Re-enter Nelson Mandela, in South Africa – ten years after Zimbabwe, thirty years after the euphoric year of African so-called independence – a sadder and a wiser man. And a more determined one too. If ever, in the wilderness of history, the right person was at the right place at the right time, it was Nelson Mandela. History’s quiet thoughtful student. He knew what needed to be done, and he had the heart, the intellect, the character and the experience to not just do it, but also to inspire his people to go down that road with him. The road of inclusion. The path of reconciliation. Peace, unity, democracy. The historical chance that Mugabe, despite the benefit of hindsight, had been unwilling or unable to grasp, Nelson Mandela hungrily and wisely did. Africa needs peace, not war. Upbuilding and liberty, not oppression and suppression. Unification, not fracturisation. Reconciliation, not vengeance. Because if we go down the path of vengeance, there will be no exit from its downward spiral – for everybody has wronged somebody else irreparably. But while Africans squabble with one another, the rest of the world is rushing ahead, not waiting for them to get their act together. And now they are encroaching back on Africa, economically, politically, militarily.

… continued in Part 10

– Che Chidi Chukwumerije.

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MANDELA, SOUTH-SUDAN, AND AFRICA (8)

(Lessons from the first (mis)steps following modern Africa’s independence)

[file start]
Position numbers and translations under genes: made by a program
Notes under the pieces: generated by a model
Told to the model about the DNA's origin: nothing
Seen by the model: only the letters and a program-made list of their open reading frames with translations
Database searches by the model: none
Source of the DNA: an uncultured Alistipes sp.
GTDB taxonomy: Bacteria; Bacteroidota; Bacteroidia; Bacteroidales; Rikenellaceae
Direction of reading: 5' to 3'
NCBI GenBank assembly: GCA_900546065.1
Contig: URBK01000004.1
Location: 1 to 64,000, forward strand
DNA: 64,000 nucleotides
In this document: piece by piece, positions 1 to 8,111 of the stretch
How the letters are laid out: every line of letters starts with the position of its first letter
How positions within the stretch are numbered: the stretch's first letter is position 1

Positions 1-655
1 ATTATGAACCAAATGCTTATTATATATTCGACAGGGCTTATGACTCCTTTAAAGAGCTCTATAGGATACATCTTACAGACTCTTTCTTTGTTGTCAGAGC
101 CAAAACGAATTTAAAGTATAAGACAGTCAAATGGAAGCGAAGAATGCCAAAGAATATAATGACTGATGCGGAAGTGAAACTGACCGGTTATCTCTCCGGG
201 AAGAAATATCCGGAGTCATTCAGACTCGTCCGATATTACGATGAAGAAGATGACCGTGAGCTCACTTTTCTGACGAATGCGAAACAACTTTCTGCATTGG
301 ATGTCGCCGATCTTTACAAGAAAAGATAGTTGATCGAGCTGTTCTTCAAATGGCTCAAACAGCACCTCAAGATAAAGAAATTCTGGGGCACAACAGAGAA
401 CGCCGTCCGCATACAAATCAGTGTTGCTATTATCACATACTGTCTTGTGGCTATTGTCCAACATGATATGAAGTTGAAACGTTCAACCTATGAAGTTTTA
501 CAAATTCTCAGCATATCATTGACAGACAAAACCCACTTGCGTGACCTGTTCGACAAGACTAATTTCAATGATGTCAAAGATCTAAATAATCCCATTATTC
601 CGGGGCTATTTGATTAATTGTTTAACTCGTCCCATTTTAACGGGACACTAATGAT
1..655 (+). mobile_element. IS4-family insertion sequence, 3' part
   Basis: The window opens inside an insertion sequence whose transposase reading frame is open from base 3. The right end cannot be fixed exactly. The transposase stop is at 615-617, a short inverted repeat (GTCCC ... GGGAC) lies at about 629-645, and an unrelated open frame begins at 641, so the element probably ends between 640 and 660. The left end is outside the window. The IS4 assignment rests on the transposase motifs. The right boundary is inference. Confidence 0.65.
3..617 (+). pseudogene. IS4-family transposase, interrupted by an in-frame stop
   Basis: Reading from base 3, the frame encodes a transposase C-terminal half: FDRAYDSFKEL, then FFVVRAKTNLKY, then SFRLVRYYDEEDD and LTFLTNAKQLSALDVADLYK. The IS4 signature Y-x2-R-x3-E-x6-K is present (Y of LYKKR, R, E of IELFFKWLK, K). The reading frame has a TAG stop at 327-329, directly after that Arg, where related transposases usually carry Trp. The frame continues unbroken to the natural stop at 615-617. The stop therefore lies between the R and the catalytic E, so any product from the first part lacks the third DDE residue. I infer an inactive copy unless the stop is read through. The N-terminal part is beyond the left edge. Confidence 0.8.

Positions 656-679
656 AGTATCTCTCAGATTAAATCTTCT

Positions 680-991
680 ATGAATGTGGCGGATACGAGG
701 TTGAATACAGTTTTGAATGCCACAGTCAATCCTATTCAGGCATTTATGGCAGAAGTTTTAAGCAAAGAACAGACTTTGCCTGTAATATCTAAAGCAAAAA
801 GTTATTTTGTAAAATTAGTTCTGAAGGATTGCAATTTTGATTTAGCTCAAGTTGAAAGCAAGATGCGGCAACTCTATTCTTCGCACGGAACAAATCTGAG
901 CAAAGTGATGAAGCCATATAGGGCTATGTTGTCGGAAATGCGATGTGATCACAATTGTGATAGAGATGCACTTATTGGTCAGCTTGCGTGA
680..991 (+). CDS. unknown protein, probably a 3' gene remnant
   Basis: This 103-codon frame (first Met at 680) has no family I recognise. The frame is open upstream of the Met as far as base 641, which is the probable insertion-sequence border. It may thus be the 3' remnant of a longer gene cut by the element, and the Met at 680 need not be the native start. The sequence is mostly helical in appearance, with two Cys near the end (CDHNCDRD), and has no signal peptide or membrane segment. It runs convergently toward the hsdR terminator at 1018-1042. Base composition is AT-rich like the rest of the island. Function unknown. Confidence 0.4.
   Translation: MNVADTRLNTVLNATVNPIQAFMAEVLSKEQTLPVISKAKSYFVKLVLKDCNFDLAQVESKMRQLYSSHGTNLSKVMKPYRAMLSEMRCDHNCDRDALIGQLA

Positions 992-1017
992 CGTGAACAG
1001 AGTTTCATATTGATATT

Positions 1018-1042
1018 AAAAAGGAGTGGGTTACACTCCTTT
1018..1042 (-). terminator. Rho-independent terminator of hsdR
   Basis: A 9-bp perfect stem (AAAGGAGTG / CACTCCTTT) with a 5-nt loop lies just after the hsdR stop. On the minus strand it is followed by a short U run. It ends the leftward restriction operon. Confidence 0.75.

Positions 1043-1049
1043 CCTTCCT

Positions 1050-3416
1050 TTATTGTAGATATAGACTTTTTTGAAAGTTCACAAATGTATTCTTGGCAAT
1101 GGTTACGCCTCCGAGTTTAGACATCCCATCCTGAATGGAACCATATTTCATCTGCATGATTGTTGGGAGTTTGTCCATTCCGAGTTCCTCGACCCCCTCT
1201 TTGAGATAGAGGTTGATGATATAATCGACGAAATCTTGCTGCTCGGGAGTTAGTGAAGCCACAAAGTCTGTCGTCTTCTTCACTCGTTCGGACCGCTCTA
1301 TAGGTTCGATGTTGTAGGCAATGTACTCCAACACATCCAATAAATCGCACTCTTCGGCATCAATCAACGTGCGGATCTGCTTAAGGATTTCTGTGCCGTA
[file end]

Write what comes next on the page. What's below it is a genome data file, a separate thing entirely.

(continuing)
Next to South Africa and Rhodesia, the Portuguese colonies remained for many years a rallying magnet of panafrican liberation passions and efforts. In the seventies, as a result of sustained armed resistance, coupled with a sharp socio-political mood swing in Portugal, they eventually got their independence. But even they did not fare much better in the management of the riddles of independence. In oil-rich Angola, for instance, three groups had engaged in the colonial war against Portugal. As independence approached, they each laid claim to the leadership of the country and proved unable to recognise the gravity of the situation. They failed to bring up the serious will to negotiate a difficult but necessary compromise on power sharing, of anchoring the principles of democracy as well as building the institutions that support it. Instead they turned their guns on each other and, with the same fervour with which they had fought a patriotic colonial war, plunged the country into a selfish and unpatriotic civil war. Shamelessly, each side called upon both sides of the Iron Curtain for arms and help, to help them kill their fellow Angolans. The U.S. sent arms and European mercenaries, the U.S.S.R sent arms and heavy artillery, China sent arms and logistics support, Cuba sent training instructors and special forces, apartheid South Africa – launching from its South West Africa base – sent whole columns of fighting troops, Zaire and Zambia sent advice and moral support. And the Angolans made war on each other. Angola, who had just obtained liberation from Portugal, made herself into a proxy battle theatre for the Cold War, with a mix of apartheid strategic interests. Angola thereafter became the reaping fields of decades of internal unrest.